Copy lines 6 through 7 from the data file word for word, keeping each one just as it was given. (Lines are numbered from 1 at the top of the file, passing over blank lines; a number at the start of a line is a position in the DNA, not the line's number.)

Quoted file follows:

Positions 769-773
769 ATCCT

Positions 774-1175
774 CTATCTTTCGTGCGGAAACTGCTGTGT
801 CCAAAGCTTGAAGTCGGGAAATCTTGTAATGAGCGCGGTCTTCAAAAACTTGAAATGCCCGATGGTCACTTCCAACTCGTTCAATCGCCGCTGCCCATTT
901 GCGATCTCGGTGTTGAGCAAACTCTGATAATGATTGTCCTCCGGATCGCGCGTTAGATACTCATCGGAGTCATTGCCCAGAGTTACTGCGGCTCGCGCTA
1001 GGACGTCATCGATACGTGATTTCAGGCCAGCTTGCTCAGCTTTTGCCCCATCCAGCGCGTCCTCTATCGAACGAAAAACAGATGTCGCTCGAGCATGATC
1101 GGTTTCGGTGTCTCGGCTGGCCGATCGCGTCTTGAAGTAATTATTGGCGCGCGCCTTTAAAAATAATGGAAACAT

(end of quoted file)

901 GCGATCTCGGTGTTGAGCAAACTCTGATAATGATTGTCCTCCGGATCGCGCGTTAGATACTCATCGGAGTCATTGCCCAGAGTTACTGCGGCTCGCGCTA
1001 GGACGTCATCGATACGTGATTTCAGGCCAGCTTGCTCAGCTTTTGCCCCATCCAGCGCGTCCTCTATCGAACGAAAAACAGATGTCGCTCGAGCATGATC